Breathing in this specific ratio—four seconds in, seven seconds of holding at the top, and eight seconds of exhaling—activates the parasympathetic nervous system and helps our body relax, slowing the heart rate, helping with digestion, and lowering stress hormones. Breathing in through your nose and then holding your breath also humidifies and filters the air, and opens up the lungs, Dr. Dasgupta added.

A Simple Solution for a Wide-Ranging Issue

Because it can help relax the body, the 4-7-8 technique can be a good one to incorporate, especially if a person is dealing with stress or has any kind of insomnia.

"As it relates to sleep, we often encourage people to engage in these kinds of practices in the last hour or so before they go to bed, in concert with a good positive, wind down routine," Arnedt said. "This 4-7-8 breathing technique or other mindfulness and relaxation strategies can often be a good part of a good wind down routine—that again, sets the stage for sleep to happen."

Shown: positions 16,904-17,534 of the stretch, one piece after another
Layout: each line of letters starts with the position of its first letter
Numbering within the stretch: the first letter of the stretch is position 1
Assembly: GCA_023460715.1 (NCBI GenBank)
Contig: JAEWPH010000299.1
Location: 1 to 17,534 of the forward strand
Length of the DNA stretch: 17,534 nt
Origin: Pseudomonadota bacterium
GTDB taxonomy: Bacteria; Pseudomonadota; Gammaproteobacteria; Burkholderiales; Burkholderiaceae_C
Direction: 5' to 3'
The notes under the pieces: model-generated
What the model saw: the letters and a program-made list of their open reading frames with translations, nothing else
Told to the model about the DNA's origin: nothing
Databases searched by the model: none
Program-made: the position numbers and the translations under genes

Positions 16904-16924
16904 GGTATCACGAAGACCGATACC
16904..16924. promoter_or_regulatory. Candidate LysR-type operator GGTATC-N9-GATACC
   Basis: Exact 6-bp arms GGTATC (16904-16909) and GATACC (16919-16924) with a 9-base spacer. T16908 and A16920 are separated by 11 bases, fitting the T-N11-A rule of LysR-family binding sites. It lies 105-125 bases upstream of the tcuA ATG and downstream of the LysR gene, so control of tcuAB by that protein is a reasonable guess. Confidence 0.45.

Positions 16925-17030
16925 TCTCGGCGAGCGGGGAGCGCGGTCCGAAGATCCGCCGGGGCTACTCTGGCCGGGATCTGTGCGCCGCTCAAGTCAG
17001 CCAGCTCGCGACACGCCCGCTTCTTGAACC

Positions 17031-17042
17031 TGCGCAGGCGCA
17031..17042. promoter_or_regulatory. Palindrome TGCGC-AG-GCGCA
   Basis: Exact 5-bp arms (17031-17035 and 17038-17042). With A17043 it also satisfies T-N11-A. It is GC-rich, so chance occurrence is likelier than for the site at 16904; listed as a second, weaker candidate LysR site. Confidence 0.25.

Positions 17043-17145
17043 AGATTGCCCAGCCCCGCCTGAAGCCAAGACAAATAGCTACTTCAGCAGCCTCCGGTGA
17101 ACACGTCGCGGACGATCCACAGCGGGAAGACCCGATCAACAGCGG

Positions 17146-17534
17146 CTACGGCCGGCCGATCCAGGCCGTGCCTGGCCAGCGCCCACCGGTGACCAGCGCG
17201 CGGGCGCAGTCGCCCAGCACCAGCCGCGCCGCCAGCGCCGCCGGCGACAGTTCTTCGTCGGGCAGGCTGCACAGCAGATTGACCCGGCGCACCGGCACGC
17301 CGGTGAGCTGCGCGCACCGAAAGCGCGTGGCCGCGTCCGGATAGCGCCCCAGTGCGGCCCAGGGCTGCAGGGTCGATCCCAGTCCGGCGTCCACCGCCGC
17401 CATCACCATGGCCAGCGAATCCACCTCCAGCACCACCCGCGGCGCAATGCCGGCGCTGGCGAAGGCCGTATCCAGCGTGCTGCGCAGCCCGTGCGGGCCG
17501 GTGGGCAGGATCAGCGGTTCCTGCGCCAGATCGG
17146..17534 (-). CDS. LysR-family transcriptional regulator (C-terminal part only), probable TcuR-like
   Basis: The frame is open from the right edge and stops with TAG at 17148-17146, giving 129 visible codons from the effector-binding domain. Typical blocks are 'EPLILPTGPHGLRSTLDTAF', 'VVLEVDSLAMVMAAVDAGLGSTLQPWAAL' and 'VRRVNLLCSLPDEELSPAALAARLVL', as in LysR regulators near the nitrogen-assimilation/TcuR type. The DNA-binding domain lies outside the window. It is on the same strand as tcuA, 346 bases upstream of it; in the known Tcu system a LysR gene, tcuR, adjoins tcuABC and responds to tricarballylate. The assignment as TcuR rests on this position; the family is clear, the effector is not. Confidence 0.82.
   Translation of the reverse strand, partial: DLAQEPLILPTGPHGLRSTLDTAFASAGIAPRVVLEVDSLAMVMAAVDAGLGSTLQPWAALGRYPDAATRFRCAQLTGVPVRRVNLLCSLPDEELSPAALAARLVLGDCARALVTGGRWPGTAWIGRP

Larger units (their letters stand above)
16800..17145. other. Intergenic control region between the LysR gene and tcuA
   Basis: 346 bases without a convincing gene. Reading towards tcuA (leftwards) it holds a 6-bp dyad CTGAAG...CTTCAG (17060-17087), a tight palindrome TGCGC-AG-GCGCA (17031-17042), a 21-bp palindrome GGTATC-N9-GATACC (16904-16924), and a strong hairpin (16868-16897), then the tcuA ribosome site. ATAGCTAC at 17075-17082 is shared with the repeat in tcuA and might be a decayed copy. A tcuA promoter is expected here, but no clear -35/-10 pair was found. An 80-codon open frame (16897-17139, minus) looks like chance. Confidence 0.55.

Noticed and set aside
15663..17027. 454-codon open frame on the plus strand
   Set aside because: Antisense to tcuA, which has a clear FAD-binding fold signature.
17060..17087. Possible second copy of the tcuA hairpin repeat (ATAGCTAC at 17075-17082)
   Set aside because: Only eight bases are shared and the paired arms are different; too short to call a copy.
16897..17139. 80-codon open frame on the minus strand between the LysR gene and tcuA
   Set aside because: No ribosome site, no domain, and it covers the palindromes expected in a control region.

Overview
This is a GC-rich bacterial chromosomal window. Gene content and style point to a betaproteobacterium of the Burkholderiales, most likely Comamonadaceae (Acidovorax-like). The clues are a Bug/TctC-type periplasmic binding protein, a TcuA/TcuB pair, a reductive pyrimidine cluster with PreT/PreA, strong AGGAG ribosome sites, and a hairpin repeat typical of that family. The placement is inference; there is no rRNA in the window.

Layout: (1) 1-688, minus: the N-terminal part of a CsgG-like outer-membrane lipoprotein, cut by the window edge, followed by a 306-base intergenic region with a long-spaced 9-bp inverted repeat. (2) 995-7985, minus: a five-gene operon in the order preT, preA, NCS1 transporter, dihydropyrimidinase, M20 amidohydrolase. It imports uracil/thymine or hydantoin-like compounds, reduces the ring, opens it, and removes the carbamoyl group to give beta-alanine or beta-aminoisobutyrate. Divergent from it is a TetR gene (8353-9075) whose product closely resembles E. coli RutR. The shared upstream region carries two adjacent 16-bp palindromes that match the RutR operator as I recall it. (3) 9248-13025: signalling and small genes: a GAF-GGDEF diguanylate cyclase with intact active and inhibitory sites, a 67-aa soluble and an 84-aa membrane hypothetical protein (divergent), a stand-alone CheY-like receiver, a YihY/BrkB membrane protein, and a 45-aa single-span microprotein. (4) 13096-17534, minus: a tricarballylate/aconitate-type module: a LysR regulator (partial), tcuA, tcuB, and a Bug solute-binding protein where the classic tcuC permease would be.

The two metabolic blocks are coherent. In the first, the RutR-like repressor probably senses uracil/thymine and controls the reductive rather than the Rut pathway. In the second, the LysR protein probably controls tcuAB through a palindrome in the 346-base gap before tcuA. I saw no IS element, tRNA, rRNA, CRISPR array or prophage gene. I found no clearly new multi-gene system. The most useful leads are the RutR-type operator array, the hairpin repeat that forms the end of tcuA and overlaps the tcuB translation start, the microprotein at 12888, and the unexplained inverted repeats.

Doing this breathing technique can also be useful to help lull a person back to sleep if they wake up in the middle of the night, he added.

Besides making sleeping easier, being able to make your body more relaxed and more ready for sleep should help with a host of other issues as well. Poor sleep quality and not getting enough sleep are linked to a number of health issues—everything from heart disease to depression. Having a simple tool to get you ready for sleep could be a great tool to stay on top of your health.

But the 4-7-8 breathing technique does more than promote sleep, and can be used by anyone at any point throughout the day, Dr. Weil said. It also increases in effectiveness the more that a person does it, so as long as you feel well, "you cannot do it too frequently," Dr. Weil wrote on his website.